Oral Health Impacts Overall Health

Asian senior couple brushing their teeth as part of their bathroom early morning routine

Chew on this: Caring for your teeth and gums translates into more than just a pretty smile. It’s also important for your overall health. Problems with your teeth and gums can often lead to or indicate other health issues, including heart disease and stroke. That’s why good dental hygiene is important. October is the perfect time to learn about proper dental care because it’s National Dental Hygiene Month.

The mouth is literally a gateway into your body; it leads to our digestive and respiratory tracts. Good oral health care, like brushing and flossing, reduces bacteria and helps our natural defenses prevent illness. Our saliva also helps by clearing our food and neutralizing acids produced by bacteria; some medications, like decongestants, can decrease the amount of saliva we produce. Periodontist Sasha Ross, DMD, MS at the Cleveland Clinic, explains, “[Y]ou should think of your mouth as an extension of the rest of your body. By looking in a person’s mouth, I often get a sense of what their overall health is.”

Poor oral health can result in a number of conditions in the mouth. For example, untreated cavities can develop into tooth decay. Another common condition is gingivitis, which occurs when gums get infected with bacteria. Gingivitis can develop into periodontal disease, a gum infection that causes inflamed gums and bone loss around teeth. These conditions, in turn, can exacerbate other diseases or conditions throughout the rest of the body.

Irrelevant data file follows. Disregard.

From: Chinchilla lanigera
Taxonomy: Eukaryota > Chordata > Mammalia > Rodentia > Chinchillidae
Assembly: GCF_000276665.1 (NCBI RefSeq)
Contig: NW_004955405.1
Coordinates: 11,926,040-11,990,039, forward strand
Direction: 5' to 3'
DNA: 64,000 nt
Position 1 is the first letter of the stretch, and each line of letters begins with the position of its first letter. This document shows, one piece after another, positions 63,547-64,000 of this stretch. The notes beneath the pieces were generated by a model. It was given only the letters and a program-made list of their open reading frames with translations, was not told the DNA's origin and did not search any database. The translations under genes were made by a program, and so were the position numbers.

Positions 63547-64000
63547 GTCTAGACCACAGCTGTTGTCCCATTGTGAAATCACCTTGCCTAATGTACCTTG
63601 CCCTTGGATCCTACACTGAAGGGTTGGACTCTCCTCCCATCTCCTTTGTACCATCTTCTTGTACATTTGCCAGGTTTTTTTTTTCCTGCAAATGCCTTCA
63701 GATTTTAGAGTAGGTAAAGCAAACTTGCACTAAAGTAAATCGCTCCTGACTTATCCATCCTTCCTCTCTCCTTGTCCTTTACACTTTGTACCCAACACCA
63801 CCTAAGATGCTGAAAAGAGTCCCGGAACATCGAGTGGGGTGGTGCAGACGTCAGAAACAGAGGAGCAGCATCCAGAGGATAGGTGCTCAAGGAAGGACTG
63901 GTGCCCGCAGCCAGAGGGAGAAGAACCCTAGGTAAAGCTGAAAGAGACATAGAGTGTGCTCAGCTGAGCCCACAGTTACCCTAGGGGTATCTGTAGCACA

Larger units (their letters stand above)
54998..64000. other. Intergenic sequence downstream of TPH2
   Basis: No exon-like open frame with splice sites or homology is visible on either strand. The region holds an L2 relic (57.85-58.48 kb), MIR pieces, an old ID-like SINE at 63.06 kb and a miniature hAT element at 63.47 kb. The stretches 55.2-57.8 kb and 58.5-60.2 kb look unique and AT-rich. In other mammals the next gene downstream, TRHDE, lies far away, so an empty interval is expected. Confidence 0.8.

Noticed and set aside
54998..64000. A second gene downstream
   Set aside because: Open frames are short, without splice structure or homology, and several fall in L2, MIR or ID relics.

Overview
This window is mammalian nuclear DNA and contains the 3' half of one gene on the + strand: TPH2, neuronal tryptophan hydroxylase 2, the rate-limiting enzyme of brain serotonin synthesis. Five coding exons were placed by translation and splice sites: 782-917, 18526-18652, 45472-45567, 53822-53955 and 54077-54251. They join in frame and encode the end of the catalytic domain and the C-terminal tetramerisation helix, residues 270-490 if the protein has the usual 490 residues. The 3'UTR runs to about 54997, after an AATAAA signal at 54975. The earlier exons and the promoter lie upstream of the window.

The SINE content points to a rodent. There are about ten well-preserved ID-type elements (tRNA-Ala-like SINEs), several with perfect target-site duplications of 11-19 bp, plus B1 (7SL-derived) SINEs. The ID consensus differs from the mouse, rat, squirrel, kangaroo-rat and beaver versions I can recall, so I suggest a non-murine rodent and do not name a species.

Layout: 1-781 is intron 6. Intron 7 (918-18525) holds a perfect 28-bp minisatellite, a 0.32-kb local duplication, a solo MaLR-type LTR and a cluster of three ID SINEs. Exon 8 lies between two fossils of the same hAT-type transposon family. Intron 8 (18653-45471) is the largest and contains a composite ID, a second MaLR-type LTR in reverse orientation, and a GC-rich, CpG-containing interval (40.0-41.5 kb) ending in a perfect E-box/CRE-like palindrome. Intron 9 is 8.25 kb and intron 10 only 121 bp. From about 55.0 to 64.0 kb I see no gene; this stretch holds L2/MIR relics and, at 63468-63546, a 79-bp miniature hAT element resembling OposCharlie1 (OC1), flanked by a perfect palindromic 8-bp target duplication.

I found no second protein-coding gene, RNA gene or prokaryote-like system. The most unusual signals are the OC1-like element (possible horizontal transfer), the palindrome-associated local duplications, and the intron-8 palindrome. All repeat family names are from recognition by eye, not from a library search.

Some conditions that may occur include:

  • Pneumonia and other respiratory diseases if specific mouth bacteria are pulled into the lungs; having cavities has been linked to developing pneumonia.
  • Endocarditis, when bacteria from the mouth enters the bloodstream and attaches to and infects the inner lining of your heart chambers or valves (endocardium).
  • Cardiovascular disease such as heart disease, clogged arteries, and stroke, may be connected to the inflammation and infections oral bacteria cause.
  • Pregnancy and birth complications may occur when oral bacteria enter the bloodstream. It may lead to fetal growth restriction, gestational diabetes, miscarriage, and stillbirth; premature birth and low birth weight has been linked to periodontitis.

So, what should you do to ensure good oral (and body) health?

  • Brush your teeth at least twice daily. Make sure you brush for a full two minutes with fluoride toothpaste.
  • Floss at least once daily. Toothpicks don’t count; you need to use dental floss.
  • See your dentist twice a year. Regular exams, x-rays, and cleanings brighten your smile and boost your health; seeing a dentist regularly has been proven to reduce risk of stroke and other conditions.
  • Manage your overall health. Make sure any chronic conditions, like blood pressure, are controlled. Eating healthy and exercising will also help your oral health.

You can also consider adding in mouthwash or using a water pick to get your teeth extra clean—but they should not replace brushing and flossing. And if you develop pain or other oral issues, schedule an appointment with your dentist right away.

Spend time this October investing in oral health for your mouth and your body. It’ll come in handy after all the candy from Halloween.